But an al Qaeda in Iraq propaganda tape released on June 23 cast serious doubt on the report that Ajmi was involved in the April 26 attack. The tape, titled “The Islamic State is Meant to Stay,” showed footage of several suicide attacks in Mosul. Towards the end of the tape al Qaeda highlights the attacks of two Kuwaitis, Ajmi and another al Qaeda bomber known as Badr Mishel Gama’an al Harbi.
Ajmi’s image is shown just prior to footage of the attack on Combat Outpost Inman. Video is then shown of the attack from a distance. Images of the aftermath of the attack taken by this journalist are displayed. Al Qaeda in Iraq is clearly stating Ajmi was behind the March 23 attack on Inman.
Nibras Kazimi, an Iraq expert and a Visiting Scholar at the Hudson Institute who first reported on the tape, confirmed the footage proves Ajmi was behind the March 23 attack in Mosul. “The tape makes it clear that Ajmi performed the Harmat Apartments [the location of Combat Outpost Inman] attack,” Kazimi told The Long War Journal. “Harbi was given credit for the Umm Al Rumman attack on a police station.”
The reason for the confusion of the identity of the bomber is unclear, but Kazimi speculated the family was in the dark on the exact date of the attack, and a name change may have added to the confusion. The press accounts reported Ajmi’s family said he was killed “weeks prior” but they did not give an exact date.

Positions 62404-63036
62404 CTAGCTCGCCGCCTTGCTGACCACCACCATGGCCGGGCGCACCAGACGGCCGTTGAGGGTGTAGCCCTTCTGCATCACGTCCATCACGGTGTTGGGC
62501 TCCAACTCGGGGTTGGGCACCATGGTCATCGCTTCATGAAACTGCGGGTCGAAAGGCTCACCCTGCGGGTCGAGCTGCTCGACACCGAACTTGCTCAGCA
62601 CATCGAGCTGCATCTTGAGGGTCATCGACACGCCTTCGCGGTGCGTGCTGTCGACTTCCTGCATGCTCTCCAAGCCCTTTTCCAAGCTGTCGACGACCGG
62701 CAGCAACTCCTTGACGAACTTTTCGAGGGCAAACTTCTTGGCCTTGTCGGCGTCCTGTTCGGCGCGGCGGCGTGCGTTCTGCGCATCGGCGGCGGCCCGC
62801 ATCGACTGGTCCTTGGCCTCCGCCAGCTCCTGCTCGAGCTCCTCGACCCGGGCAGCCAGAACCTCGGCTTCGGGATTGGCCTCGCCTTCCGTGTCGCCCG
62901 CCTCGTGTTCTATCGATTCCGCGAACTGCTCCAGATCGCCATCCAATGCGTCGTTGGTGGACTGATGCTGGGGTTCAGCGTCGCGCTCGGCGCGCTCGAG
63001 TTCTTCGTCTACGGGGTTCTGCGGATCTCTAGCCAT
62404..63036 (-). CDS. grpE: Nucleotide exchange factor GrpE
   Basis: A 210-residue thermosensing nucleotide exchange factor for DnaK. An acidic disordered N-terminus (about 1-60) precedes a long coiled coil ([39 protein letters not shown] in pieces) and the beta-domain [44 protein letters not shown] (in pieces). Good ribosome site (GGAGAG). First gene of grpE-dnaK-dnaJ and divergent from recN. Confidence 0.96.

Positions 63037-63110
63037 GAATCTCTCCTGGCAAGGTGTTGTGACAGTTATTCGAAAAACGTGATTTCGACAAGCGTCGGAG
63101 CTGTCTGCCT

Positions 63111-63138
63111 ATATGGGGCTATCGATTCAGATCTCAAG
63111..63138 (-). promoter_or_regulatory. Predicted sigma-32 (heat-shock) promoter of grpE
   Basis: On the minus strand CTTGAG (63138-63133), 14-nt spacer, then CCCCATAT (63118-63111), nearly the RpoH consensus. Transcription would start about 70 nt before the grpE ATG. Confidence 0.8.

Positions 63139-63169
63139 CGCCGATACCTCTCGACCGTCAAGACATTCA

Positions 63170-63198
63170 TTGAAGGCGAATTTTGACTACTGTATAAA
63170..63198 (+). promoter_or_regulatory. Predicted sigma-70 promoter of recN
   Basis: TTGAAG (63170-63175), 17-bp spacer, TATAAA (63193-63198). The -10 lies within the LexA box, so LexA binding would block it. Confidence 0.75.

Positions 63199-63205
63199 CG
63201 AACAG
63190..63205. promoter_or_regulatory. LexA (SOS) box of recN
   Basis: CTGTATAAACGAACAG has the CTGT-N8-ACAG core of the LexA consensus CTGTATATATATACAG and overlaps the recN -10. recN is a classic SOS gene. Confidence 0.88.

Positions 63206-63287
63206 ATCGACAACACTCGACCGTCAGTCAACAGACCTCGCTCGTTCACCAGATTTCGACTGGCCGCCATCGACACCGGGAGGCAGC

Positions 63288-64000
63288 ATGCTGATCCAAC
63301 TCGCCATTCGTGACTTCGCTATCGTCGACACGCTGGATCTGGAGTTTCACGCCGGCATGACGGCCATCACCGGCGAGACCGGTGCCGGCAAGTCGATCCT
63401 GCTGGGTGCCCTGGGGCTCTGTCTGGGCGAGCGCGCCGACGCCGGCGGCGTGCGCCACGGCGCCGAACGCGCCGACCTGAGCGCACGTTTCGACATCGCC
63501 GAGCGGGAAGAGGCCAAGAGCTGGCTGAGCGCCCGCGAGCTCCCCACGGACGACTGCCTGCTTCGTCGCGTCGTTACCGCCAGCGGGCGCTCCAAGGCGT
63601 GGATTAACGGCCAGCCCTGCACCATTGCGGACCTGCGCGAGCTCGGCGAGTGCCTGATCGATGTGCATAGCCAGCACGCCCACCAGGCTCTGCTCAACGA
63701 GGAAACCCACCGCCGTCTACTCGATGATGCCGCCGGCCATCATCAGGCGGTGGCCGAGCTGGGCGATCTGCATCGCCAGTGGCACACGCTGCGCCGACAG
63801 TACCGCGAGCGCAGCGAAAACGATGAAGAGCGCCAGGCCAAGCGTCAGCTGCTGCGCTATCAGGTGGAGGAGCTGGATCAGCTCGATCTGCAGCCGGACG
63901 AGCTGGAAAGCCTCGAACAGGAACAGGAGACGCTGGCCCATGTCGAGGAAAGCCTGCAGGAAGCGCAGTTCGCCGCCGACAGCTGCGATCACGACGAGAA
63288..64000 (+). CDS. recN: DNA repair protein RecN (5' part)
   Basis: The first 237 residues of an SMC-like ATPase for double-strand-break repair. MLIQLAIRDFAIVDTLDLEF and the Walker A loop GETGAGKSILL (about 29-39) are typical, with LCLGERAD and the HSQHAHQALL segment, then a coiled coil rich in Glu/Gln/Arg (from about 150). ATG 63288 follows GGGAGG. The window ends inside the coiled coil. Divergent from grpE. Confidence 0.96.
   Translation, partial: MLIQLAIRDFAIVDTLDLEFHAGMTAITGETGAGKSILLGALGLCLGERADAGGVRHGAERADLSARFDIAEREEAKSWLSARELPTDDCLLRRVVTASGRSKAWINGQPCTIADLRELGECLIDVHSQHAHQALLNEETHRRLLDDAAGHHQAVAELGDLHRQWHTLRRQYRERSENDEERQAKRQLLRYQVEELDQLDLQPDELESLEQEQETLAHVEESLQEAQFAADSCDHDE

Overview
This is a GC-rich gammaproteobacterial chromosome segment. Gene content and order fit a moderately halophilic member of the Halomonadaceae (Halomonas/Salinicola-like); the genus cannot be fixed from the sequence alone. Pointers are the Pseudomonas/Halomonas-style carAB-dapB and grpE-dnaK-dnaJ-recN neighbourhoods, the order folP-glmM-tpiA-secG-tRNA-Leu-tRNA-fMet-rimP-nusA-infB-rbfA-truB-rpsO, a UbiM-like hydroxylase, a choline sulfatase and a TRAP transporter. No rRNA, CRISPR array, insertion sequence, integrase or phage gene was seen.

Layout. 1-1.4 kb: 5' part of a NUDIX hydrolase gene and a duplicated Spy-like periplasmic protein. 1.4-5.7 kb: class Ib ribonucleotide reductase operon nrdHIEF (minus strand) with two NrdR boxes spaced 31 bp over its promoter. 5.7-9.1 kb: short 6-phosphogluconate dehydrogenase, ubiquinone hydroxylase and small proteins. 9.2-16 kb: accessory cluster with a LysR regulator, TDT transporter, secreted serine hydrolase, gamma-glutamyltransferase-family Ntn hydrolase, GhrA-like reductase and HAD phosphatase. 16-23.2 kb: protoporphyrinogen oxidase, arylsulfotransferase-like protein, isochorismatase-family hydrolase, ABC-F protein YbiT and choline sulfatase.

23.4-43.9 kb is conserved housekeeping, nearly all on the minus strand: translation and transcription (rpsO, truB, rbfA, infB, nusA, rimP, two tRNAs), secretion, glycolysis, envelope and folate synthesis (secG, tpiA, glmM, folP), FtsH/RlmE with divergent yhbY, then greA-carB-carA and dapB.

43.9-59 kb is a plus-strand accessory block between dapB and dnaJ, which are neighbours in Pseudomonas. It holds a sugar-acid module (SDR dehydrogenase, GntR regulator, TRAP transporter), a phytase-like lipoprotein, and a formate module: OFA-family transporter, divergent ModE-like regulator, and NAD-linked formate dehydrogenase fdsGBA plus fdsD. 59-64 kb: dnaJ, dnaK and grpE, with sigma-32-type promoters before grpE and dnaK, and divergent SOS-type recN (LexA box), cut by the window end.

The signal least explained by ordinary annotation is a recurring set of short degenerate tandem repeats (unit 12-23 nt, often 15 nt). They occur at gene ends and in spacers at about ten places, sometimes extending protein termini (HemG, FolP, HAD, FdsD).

“I think the confusion arose when al Ajmi’s family received word that their son had been ‘martyred’ in an attack in Mosul,” Kazimi said. “The family did not specify the date of the attack, maybe they didn’t know themselves and people assumed that it was the April 26 attack that they were talking about.”
Ajmi also “changed his pseudonym from Abu Hajer al Muhajir to Abu Juhaiman al Kuwaiti, while the pseudonym of the April 26 attacker was Abu Umar al Kuwaiti,” Kazimi said. “So, the military folks could have heard that some ‘Kuwaiti’ was behind the April 26 and added this to what al Ajmi’s family had said, and erroneously reached the concluded that al Ajmi performed the April 26 attack.” The blast at Combat Outpost Inman was so large that the bomber’s remains were never recovered, so a DNA test was never performed.
Abdullah Salih al Ajmi, a former Guantanamo Bay detainee, was behind the attack on Combat Outpost Inman.
“A Taliban operative” who fought at Tora Bora
US military’s summary of evidence memo used at his hearing at Guantanamo Bay states Ajmi admitted to being a Taliban operative who went to Afghanistan to fight alongside the Taliban. Ajmi admitted to going absent without leave from the Kuwaiti military after he was denied permission to travel to Afghanistan. Ajmi “wanted to participate in the jihad in Afghanistan.”
Upon his arrival in Afghanistan, Ajmi was “issued an AK-47, ammunition and hand grenades by the Taliban” and fought against the US-backed Northern Alliance in the Bagram region. As the Taliban suffered defeats, Ajmi “retreated to the Tora Bora region of Afghanistan and was later captured as he attempted to escape to Pakistan.” The battle of Tora Bora was the last stand for al Qaeda and the Taliban. The terrorists covered the retreat of the senior leadership cadre, including Osama bin Laden.